I'm a traveller, with hopefully much more travelling in my future, and only now am starting to come to terms with the fact that I might have to do it alone.
While Anthony will go on 'big' holidays if I drag him along, he's never been as enthusiastic about visiting relatives or doing short trips.
There was no way I was going to let that keep me at home, so I often used to just take off with the kids on tow. We would often drive to my godmother's house in Moruya, or even to Melbourne to visit my family there. He liked seeing new places and always got excited about going on holidays.

As he got older, Samuel became both my navigator and travelling partner. He would help with Oliver, provide great conversation on the long drives, and act as the DJ. It was actually nice having the two boys at such different stages, even though we had the occasional clash of interests, especially when acting as 'tourists'. Samuel loved doing the touristy stuff: zoos, motel pools etc; whereas Ollie always had to have sleeps or play at the park. But it was nice having someone to talk 'grownup' to.

As the years (and the photos) went on, I saw more and more of the potential man emerge:
The kid-with-attitude who still loved (and tolerated) his little brother:
And the attractive young man who was starting to care more about clothes and appearances:
He was still sweet and innocent sometimes, and becoming a mature and responsible person. By thirteen, he had acquired the obligatory gadgets (iPod, mobile phone), all through hard work (yes, I work my kids hard!) and perseverance. These gadgets were responsible for teaching him some important life lessons.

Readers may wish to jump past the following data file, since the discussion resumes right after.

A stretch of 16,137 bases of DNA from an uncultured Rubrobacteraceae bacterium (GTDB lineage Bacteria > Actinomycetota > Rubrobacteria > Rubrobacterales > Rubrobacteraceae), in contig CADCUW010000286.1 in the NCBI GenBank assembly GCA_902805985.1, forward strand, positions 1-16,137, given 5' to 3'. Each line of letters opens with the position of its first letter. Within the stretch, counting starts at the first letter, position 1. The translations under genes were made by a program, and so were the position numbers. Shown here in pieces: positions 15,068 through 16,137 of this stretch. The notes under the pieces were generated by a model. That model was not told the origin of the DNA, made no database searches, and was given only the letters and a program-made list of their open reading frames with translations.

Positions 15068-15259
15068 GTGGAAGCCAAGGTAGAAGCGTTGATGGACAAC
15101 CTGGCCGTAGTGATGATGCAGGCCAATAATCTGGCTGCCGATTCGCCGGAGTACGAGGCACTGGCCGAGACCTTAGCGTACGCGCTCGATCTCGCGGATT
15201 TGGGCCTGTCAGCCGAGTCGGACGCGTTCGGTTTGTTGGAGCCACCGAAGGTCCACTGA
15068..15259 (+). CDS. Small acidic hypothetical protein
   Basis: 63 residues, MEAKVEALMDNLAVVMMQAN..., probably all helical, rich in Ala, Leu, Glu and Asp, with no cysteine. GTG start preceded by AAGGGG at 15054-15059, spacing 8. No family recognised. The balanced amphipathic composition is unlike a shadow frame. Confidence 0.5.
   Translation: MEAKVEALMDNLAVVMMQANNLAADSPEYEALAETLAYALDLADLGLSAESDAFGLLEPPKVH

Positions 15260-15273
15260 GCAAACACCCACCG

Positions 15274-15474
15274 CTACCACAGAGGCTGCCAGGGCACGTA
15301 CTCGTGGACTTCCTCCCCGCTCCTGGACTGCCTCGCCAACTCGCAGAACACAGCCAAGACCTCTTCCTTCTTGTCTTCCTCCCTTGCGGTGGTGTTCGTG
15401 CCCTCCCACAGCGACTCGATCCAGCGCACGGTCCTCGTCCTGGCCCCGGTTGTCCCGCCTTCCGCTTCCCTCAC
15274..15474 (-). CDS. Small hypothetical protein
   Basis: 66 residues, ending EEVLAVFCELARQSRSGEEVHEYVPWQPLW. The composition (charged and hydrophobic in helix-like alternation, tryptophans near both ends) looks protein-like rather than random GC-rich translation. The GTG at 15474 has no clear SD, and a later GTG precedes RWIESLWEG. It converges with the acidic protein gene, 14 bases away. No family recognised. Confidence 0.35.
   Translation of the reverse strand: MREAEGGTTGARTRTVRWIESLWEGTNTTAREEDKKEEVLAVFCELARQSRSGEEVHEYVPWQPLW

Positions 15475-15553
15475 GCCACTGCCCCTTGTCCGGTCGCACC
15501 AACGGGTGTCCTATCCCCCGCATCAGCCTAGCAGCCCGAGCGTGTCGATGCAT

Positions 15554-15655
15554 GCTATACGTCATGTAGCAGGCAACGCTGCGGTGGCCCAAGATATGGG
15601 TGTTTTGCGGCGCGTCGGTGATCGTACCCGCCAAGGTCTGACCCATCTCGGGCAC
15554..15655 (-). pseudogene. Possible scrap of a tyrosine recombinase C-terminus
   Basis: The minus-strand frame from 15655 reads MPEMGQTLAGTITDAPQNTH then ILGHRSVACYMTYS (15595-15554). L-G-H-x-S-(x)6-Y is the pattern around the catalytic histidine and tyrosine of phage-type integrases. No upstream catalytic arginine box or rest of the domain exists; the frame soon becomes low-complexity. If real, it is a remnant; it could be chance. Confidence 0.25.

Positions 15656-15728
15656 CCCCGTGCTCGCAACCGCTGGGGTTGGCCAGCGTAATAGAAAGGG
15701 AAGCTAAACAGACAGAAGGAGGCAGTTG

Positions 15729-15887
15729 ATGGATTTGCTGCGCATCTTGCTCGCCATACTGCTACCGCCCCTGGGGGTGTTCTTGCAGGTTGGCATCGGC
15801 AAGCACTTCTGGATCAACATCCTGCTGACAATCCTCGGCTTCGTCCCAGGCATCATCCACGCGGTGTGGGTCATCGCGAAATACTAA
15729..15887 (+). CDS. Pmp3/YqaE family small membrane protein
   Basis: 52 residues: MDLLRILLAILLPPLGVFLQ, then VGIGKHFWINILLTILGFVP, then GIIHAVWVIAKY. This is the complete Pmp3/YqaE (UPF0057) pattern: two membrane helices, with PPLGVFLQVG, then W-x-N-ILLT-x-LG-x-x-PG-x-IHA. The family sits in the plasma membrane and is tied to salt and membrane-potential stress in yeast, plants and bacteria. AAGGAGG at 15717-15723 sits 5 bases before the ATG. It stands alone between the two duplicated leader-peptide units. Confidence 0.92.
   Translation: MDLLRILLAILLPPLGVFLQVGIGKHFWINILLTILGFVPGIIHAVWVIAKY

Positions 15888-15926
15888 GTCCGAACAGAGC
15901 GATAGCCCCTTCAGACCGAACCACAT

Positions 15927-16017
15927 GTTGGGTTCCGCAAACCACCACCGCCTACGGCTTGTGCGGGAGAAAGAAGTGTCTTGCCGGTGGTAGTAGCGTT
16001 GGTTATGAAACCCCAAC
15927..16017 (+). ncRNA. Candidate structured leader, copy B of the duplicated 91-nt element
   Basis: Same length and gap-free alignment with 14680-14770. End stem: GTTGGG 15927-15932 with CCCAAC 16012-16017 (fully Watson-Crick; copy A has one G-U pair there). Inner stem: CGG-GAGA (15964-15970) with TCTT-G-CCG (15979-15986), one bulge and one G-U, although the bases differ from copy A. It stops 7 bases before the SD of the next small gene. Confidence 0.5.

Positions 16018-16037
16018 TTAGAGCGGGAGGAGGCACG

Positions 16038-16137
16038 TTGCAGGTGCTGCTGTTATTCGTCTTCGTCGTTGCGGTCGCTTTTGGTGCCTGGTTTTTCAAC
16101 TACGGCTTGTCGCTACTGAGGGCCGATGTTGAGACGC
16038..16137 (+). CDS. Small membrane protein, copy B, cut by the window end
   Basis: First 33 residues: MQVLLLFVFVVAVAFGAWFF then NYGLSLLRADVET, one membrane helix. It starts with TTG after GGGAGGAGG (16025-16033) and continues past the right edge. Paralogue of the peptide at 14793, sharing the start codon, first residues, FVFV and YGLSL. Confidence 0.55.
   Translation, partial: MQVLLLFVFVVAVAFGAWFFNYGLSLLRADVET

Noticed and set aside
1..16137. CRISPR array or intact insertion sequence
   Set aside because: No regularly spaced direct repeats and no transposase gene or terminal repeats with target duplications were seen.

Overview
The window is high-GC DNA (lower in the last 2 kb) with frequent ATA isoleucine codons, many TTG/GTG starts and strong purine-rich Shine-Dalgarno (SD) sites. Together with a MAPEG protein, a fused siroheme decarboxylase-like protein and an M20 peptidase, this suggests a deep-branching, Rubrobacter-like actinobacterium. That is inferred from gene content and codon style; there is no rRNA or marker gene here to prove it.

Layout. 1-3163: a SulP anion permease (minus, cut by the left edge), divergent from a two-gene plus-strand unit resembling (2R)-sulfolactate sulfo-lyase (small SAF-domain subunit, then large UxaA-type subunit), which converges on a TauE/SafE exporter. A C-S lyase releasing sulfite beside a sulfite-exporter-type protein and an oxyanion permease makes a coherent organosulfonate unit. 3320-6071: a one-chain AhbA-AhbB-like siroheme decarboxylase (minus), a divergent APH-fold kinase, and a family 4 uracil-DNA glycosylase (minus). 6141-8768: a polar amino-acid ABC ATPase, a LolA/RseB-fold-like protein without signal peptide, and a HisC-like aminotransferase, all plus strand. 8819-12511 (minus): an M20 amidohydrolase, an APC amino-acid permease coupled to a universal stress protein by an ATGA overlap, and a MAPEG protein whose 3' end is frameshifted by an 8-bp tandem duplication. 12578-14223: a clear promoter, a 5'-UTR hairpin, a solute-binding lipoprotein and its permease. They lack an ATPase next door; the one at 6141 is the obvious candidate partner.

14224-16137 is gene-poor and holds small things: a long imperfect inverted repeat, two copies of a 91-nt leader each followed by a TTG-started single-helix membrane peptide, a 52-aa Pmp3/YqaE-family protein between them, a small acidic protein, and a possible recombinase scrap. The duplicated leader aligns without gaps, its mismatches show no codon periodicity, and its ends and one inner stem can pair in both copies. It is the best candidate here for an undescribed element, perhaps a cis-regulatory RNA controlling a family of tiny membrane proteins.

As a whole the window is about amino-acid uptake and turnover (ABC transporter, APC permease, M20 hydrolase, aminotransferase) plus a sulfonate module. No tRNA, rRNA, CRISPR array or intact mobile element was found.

He learned the value of money and how to save for something he wanted when he saved up and bought himself both the iPod and the phone.
He also learned how easy it is to lose them. In year 7, a fellow student stole his phone, and despite our very strenuous efforts to get it back (and get some justice), he never did. A harsh lesson, and perhaps another step towards the end of his innocence. I still get angry about that. Even more so now that I just know this kid is never going anywhere in this life, but he still gets to live it. (No, I don't wish him harm, I just get angry)

But that's something I shouldn't dwell on.

As for the photos, I never could pinpoint that moment when he changed from boy to man. But perhaps this one comes close. This was taken just after his 12th birthday, in early year 7.

It's here where I can really start to see the difference in his face. He was starting to lose some of the puppy fat and seemed to be stretching upwards every day! He was just so gorgeous!


  1. SUCH a beautiful post!
    What a gorgeous boy - thank you for sharing the pics of Sam, Mel.

  2. I can only begin to imagine what you have been/are going through. I find it hard to read your posts without welling up. It is great that you are sharing your thoughts and remembering all there is to remember about your beautiful boy in this way. My thoughts are with you xx